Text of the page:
Meanwhile, in Scotland…

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Gordon Brown has had a bad year with by-elections in the UK. Four by-elections were held in two months in the summer of 2008. Labour lost the seat of Crewe and Nantwich to the Conservatives in May. Following the election of Conservative Boris Johnson as Mayor of London, his seat of Henley went to a by-election in June. Labour suffered an embarrassing result, coming fifth, behind the Greens and British National Party, polling 3.1%. Labour did not contest the Haltemprice and Howden by-election, triggered by the resignation of Conservative Shadow Home Secretary David Davis in protest over the Brown government’s counter-terrorism laws. Two weeks later, in late July, Labour suffered its worst blow, when Glasgow East, Labour’s third safest seat in Scotland, was lost to the Scottish National Party with a 26% swing. After four months relief, the voters of Glenrothes in Scotland go to the polls on Tuesday, November 6, following the death of Labour MP John McDougall from mesothelioma.

Brown was riding high in the polls straight after he succeeded Tony Blair in mid-2007 following the defeat of Labour in the Scottish parliamentary election. In October speculation grew that Brown would call a snap election, but following a negative poll Brown backed down. The last year has seen Brown miles behind David Cameron’s Conservative Party, while Labour has fallen further behind the Scottish National Party in Scottish polls for both Scottish and Westminster elections. May-July 2008 saw Labour lose two seats in Westminster as well as suffering many losses in council elections across England and Wales and the defeat of Labour in the London Mayoral election.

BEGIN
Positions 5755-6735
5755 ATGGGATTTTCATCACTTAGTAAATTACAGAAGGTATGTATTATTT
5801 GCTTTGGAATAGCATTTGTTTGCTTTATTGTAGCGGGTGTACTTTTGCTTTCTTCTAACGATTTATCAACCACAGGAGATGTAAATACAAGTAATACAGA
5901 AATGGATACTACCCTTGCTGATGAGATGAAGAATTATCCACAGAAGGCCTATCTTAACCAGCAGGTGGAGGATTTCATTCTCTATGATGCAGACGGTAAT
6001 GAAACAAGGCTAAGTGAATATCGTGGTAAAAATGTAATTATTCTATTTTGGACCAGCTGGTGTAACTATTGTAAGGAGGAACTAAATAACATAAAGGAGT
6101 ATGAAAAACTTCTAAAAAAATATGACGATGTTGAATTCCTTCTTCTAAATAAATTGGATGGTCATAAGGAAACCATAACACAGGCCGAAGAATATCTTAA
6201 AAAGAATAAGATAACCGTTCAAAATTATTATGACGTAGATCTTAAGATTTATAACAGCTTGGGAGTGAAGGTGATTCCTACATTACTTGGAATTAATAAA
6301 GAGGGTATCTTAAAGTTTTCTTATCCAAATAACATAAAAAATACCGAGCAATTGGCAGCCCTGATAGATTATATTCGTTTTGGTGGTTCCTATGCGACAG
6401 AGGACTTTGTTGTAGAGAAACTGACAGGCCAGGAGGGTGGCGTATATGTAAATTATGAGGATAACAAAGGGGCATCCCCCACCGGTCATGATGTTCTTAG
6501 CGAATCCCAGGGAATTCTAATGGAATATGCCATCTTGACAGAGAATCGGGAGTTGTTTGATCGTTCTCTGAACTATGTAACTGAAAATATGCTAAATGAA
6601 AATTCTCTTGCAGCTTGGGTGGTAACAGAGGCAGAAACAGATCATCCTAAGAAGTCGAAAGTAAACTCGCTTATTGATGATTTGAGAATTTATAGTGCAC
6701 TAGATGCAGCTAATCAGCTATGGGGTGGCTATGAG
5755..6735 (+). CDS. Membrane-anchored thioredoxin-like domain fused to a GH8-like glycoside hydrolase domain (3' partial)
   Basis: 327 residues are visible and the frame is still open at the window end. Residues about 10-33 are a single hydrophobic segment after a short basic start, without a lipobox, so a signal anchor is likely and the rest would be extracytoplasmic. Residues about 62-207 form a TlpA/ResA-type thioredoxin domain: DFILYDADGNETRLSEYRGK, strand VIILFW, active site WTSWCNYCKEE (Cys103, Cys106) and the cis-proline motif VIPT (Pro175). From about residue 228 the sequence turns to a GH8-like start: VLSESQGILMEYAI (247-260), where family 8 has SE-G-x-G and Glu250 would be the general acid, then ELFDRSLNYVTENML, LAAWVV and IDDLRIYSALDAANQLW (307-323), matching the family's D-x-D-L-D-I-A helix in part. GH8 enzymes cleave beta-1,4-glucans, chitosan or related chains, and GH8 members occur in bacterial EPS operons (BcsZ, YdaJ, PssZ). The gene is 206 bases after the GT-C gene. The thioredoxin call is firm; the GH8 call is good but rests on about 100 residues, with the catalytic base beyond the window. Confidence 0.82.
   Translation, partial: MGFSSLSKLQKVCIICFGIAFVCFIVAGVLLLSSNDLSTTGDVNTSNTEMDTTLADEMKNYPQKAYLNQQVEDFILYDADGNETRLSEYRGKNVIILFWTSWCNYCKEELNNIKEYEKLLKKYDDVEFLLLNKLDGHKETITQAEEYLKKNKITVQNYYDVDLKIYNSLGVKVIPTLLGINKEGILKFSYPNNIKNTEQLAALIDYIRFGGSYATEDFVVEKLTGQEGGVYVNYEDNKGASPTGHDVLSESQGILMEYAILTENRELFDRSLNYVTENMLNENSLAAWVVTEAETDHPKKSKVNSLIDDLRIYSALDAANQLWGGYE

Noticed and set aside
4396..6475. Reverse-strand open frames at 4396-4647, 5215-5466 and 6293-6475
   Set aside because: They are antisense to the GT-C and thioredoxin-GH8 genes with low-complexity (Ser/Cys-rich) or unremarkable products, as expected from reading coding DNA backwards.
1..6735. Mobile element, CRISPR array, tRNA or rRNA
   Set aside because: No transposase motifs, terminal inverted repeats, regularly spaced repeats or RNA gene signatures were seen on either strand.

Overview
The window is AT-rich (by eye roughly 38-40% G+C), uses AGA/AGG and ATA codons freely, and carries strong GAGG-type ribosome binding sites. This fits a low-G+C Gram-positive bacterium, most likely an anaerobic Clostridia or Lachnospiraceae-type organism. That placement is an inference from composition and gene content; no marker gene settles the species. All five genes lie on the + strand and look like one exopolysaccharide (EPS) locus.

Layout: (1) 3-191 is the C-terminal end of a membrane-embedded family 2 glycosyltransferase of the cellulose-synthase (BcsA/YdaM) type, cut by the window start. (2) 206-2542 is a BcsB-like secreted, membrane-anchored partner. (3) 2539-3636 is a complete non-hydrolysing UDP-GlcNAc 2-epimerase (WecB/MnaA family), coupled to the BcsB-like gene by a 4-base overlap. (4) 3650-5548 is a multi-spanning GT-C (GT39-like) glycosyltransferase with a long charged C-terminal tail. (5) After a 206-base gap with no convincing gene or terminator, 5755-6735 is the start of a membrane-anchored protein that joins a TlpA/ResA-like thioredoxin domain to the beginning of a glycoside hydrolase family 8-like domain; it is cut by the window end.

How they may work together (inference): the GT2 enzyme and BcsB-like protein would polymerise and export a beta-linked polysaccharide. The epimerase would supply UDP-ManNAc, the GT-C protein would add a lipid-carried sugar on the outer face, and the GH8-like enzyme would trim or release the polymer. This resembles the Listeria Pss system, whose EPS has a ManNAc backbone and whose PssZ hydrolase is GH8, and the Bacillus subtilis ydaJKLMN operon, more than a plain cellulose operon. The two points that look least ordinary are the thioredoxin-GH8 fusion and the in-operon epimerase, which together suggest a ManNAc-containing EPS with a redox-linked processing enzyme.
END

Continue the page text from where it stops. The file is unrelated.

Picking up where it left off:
While it appeared that the SNP would be a favourite to win Glenrothes. It is much more marginal than Glasgow East, and lies close to the Dunfermline and West Fife by-election, won by the Liberal Democrats off Labour in 2006. The local council is also run by a coalition of the SNP and Liberal Democrats, which has been rocked by statements made by council leader and SNP candidate Peter Grant regarding council policy. Gordon Brown’s performance in the polls has improved since the beginning of the financial crisis, with Brown’s internal critics in the party shelving plans to depose him as Prime Minister.

This will be the most significant by-election of Gordon Brown’s campaign so far. After a poor year, Brown has demonstrated that his economic abilities are still useful. Yet polls are yet to show Brown blunting Cameron’s advance. Alex Salmond is likewise dominant in Scottish politics. This is Brown’s best chance to strengthen his position, if he can manage to withhold the SNP tide. We’ll see what happens on November 6.

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